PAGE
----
Alaska Life

Anchorage’s Park Strip: It’s true that it’s been a golf course and an airfield, but that’s just the start

Part of a continuing weekly series on local history by local historian David Reamer. Have a question about Anchorage history or an idea for a future article? Go to the form at the bottom of this story.

Delaney Park, what most locals call the Park Strip, is an Anchorage fixture. And like so many longtime Anchorage fixtures, its history is inextricably linked to fire, prostitution, politics, aviation and outdoor recreation.

The earliest designs for Anchorage included the designation of what is now the Park Strip as a firebreak and park, which could separate the original townsite from the wilderness and prostitutes to the immediate south.

[Related: How South Addition became Anchorage’s first red-light district]

The area was first cleared as a firebreak in 1917, a wise recognition of Anchorage’s susceptibility to fire. There have been many fire tragedies in Anchorage history, like the Lane Hotel in 1966 and the Royal Suite Apartments in 2017. But there has never been anything like a citywide fire.

On July 27, 1922, the Park Strip land was conveyed to the City of Anchorage, “for fire protection and park purposes, and to furnish a suitable field for aeroplanes.” On March 25, 1923, the Anchorage community pitched in together to further clean the space for its conversion into the city’s first golf course and airfield. Mayor Michael Conroy declared a half-day holiday. Barbecue was provided, and the use of two tractors was donated. According to local legend, several caches of hidden liquor were discovered, resulting in severely impaired volunteers despite the ongoing Prohibition.

Yes, the Park Strip was both a golf course and airfield, and many residents celebrated the addition of the former more than the latter. The Anchorage Daily Times staff noted their excitement for the nine-hole golf course, “not that we can play golf, but we like to hear beginners swear.”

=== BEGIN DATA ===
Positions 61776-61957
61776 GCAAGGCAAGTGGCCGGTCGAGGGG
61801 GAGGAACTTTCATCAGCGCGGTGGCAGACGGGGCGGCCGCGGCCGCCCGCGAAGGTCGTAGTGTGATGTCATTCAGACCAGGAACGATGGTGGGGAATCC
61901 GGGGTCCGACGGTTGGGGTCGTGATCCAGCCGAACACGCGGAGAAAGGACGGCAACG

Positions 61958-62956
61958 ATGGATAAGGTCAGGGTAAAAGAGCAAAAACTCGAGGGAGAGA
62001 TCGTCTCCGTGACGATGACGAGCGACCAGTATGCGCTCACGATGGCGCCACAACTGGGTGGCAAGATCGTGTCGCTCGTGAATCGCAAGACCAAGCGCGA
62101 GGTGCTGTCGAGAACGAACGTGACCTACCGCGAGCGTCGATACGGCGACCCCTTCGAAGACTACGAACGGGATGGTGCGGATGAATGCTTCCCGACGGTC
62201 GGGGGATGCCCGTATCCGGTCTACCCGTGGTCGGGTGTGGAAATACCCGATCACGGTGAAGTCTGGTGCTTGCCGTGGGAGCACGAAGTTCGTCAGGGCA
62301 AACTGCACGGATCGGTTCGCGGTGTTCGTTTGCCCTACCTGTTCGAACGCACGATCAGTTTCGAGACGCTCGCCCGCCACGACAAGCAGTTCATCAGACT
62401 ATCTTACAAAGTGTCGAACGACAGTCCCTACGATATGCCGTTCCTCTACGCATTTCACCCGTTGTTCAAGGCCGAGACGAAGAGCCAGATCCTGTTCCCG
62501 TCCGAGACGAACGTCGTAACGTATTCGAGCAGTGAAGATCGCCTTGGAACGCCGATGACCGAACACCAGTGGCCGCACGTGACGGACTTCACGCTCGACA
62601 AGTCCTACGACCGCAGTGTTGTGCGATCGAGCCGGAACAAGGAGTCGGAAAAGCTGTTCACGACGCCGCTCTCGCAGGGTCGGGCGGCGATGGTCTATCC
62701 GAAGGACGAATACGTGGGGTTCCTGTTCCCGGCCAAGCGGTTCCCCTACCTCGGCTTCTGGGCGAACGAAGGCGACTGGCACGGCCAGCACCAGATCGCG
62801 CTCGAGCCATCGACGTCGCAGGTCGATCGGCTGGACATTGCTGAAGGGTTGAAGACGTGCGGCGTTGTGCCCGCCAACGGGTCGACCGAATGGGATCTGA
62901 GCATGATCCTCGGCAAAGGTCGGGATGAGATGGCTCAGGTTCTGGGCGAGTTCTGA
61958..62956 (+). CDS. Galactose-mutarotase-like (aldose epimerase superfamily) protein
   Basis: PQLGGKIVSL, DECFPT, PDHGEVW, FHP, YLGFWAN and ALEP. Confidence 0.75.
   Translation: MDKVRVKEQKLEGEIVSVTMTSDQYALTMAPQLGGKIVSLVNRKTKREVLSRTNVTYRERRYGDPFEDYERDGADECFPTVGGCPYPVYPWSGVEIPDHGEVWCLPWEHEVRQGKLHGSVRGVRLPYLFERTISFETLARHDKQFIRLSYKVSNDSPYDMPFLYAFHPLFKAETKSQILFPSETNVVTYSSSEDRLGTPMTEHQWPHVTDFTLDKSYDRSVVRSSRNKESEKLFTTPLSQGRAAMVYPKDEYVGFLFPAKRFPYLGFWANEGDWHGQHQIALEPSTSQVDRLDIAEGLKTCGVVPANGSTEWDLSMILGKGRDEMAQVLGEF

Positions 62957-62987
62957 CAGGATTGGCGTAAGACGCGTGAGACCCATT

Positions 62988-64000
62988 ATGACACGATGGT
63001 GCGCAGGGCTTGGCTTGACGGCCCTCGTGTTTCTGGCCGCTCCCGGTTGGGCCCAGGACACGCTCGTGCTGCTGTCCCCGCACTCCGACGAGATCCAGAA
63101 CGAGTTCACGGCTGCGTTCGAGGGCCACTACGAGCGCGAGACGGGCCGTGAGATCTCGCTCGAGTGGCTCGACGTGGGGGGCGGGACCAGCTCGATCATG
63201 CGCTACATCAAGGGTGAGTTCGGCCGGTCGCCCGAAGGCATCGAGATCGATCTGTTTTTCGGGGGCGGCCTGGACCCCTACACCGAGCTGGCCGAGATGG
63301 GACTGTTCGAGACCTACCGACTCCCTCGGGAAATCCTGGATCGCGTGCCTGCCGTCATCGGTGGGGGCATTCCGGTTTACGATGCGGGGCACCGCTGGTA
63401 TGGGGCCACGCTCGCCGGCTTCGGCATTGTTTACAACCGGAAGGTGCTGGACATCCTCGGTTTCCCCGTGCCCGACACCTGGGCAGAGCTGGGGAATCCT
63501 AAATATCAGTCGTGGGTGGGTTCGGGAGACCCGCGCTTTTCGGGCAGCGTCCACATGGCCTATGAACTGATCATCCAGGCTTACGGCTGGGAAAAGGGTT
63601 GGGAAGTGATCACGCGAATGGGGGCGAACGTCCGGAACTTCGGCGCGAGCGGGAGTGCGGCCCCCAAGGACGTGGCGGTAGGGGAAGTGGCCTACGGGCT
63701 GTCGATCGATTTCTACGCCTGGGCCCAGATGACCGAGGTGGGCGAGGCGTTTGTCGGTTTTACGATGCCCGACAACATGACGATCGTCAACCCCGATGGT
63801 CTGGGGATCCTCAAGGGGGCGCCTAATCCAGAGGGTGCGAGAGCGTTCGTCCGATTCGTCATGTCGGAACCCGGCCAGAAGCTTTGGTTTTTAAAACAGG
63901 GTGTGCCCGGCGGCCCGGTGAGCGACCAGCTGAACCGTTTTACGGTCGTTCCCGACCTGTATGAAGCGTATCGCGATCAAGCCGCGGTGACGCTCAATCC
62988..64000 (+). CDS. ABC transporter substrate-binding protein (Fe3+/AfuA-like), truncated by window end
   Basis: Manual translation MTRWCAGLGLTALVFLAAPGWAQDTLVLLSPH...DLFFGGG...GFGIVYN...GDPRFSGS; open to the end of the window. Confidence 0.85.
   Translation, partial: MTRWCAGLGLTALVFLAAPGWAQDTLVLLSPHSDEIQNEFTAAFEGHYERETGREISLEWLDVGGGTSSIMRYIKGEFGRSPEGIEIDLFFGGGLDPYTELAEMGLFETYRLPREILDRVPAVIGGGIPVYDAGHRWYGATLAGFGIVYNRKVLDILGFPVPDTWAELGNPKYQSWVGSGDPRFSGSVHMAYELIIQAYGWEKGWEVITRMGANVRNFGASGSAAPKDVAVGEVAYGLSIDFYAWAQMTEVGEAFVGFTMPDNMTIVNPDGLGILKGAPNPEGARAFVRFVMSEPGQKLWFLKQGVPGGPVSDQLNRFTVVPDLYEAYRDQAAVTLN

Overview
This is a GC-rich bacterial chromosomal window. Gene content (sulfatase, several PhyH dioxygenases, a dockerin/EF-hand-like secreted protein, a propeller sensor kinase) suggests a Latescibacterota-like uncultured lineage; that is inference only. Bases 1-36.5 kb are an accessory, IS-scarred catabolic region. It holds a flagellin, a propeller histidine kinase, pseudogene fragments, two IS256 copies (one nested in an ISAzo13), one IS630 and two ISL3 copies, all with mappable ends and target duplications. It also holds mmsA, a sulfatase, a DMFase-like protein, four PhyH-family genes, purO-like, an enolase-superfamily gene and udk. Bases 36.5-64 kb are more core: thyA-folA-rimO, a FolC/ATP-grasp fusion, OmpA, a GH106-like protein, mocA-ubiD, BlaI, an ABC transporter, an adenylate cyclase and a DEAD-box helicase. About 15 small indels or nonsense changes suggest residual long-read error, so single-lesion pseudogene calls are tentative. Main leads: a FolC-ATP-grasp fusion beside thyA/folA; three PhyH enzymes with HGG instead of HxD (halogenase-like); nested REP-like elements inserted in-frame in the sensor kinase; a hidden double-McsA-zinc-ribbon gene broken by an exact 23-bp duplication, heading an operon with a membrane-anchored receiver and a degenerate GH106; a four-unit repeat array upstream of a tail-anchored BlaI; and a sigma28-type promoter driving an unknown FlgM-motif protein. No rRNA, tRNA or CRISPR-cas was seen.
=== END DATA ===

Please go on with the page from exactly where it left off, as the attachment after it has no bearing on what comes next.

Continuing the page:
The grass was rough and patchy. Balls sometimes bounced off planes and homes. Still, in its time, the city golf course was the northernmost course in America. It was a transplant of Lower 48 culture into Alaska that made Anchorage distinct in its ongoing rivalries with other Alaska towns. During World War II, the Army barricaded the Park Strip, fearing enemy landings. The golf course never reopened, though the park was still called the city golf course for many years.

Like the golf course, the airfield answered local needs but was woefully inadequate. The 1,380-foot runway was barely long enough for fully loaded planes. Nearby power lines were a menace, and strong north winds could make takeoffs impossible. As there was little room for expansion, the Anchorage City Council approved plans for what would become Merrill Field on June 5, 1929. Planes continued to occasionally use the Park Strip through 1939, usually to ferry patients closer to the old Providence Hospital.

In addition, the Park Strip in those days also featured Anchorage’s red-light district. At the strip’s eastern end was a line of brothels that roughly stretched along C Street between Seventh and 10th Avenues. At one end was a sign labeled “First Chance.” At the other end was a sign labeled “Last Chance.” This red-light district was cleared under federal pressure circa 1930 but allowed to eventually re-coalesce elsewhere, as was the pattern in early Anchorage.

One of the Park Strip’s defining attributes is its frequent use. Thus, the grass is often trampled, dying or dead, a tradeoff for the park’s location and utility. In earlier Anchorage, residents were both more and less careful of the Park Strip. On the one hand, residents were outraged when the Anchorage City Council approved a circus for the park in April 1955. Residents protested that the event would leave the park in “an unsightly condition” and cause “excessive noise and dust.” The council rescinded its approval under pressure. On the other hand, there were several public requests during the 1940s and ’50s for Anchoragites to quit driving across the park, leaving muddy ruts in their wake.